‘I feel hor­ri­ble ex-staff broke law in 1MDB case’

> Gold­man Sachs CEO says it is ‘very dis­tress­ing’ to see two for­mer em­ploy­ees went so bla­tantly around com­pany poli­cies

The Sun (Malaysia) - - SPEAK UP -

SIN­GA­PORE: Gold­man Sachs chief ex­ec­u­tive David Solomon said yes­ter­day he felt “hor­ri­ble” that two for­mer em­ploy­ees “bla­tantly broke the law” in their deal­ings with Malaysian state fund 1Malaysia De­vel­op­ment Bhd (1MDB).

US pros­e­cu­tors filed crim­i­nal charges against the two for­mer Gold­man bankers and a Malaysian fi­nancier linked to the al­leged theft of bil­lions of dol­lars from the fund.

An in­ves­ti­ga­tion into where 1MDB’s money went be­came the largest car­ried out by the De­part­ment of Jus­tice un­der its anti-klep­toc­racy pro­gramme, and the scan­dal was a ma­jor rea­son why Malaysian vot­ers re­jected Datuk Seri Na­jib Ab­dul Razak, their prime min­is­ter for nearly a decade, in an elec­tion ear­lier this year.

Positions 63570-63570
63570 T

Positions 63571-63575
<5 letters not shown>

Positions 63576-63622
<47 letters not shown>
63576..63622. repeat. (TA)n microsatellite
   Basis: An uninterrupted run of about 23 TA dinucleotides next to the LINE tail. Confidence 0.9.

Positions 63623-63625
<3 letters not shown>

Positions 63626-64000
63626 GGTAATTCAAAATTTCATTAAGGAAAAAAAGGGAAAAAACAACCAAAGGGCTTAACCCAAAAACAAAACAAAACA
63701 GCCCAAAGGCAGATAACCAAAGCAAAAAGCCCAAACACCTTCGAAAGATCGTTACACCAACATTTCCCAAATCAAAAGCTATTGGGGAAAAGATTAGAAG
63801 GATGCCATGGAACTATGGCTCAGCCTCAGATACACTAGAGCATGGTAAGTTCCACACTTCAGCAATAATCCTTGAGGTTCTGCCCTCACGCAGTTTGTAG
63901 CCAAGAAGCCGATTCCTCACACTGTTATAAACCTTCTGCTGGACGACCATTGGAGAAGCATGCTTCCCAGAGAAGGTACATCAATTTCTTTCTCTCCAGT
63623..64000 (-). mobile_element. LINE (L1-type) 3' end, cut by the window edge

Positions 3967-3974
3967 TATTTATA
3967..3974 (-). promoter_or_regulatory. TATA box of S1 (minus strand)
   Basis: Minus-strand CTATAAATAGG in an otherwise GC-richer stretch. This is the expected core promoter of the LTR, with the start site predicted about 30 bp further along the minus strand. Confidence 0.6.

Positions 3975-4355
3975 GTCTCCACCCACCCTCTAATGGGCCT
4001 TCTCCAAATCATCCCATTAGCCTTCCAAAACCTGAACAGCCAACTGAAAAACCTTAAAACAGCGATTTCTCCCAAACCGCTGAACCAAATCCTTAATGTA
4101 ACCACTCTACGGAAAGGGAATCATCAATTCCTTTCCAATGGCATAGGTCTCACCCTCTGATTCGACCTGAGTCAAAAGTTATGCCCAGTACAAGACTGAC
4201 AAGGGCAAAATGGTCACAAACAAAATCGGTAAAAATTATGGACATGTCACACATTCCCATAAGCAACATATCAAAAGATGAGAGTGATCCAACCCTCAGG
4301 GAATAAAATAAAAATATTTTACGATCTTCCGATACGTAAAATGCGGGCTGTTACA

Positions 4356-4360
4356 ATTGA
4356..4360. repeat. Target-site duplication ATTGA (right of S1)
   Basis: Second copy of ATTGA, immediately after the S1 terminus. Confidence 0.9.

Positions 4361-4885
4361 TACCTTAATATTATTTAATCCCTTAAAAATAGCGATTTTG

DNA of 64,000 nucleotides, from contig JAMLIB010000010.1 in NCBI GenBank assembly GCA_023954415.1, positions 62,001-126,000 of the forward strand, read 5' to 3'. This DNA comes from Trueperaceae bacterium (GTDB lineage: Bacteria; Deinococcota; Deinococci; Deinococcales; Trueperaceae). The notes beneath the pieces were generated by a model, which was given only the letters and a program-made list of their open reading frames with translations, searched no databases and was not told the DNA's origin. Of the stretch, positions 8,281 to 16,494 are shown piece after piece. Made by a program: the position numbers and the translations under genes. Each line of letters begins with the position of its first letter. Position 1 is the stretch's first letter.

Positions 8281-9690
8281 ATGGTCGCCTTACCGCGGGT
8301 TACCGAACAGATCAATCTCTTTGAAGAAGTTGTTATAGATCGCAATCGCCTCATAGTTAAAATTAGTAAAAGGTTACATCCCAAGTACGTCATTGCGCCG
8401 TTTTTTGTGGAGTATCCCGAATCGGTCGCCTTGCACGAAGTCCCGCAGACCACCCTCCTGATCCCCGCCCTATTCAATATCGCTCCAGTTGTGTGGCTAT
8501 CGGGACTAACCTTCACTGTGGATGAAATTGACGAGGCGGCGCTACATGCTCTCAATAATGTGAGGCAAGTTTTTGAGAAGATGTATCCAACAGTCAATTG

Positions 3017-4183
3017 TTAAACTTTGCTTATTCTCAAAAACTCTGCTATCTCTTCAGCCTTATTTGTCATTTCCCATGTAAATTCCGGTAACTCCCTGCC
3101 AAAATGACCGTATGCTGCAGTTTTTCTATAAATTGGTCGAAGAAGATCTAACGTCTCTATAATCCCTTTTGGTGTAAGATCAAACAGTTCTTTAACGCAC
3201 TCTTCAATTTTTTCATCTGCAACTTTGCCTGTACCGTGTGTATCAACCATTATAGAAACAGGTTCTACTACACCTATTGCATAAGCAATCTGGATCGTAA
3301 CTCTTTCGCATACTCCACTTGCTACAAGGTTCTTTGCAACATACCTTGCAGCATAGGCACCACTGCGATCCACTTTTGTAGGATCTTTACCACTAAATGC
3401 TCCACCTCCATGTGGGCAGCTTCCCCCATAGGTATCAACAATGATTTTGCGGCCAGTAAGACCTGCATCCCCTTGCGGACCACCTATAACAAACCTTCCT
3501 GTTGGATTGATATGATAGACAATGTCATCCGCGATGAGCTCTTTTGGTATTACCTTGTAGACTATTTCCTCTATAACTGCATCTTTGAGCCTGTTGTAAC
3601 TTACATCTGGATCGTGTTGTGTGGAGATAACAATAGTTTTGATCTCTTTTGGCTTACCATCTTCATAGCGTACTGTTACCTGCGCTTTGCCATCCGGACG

“It is ob­vi­ously very dis­tress­ing to see two for­mer Gold­man Sachs em­ploy­ees went so bla­tantly around our poli­cies and so bla­tantly broke the law,” Solomon said in an in­ter­view with Bloomberg TV in Sin­ga­pore.

“I feel hor­ri­ble about the fact that peo­ple who worked at Gold­man Sachs, and it doesn’t mat­ter whether it’s a part­ner or it’s an en­try level em­ployee, would go around our poli­cies and break the law,” Solomon said.

US pros­e­cu­tors an­nounced last week that Tim Leiss­ner, for­mer part­ner for Gold­man Sachs in Asia, had pleaded guilty to con­spir­acy to laun­der money and con­spir­acy to vi­o­late the For­eign Cor­rupt Prac­tices Act, and agreed to for­feit US$43.7 mil­lion (RM182.2 mil­lion).

Roger Ng, the other charged for­mer Gold­man banker, was ar­rested in Malaysia and is ex­pected to be ex­tra­dited.

Reuters was not im­me­di­ately able to con­tact Ng’s lawyer yes­ter­day. His lawyer did not im­me­di­ately re­spond to a re­quest for com­ment af­ter US pros­e­cu­tors un­veiled the charges last Thurs­day.

Gold­man has also placed its for­mer co-head of Asia in­vest­ment bank­ing, An­drea Vella, on leave over his role in the firm’s in­volve­ment with the case, pend­ing a re­view of

al­le­ga­tions, ac­cord­ing to a per­son fa­mil­iar with the de­ci­sion.

The Wall Street bank said in a se­cu­ri­ties fil­ing on Fri­day that it may also face penal­ties from deal­ings with 1MDB. – Reuters

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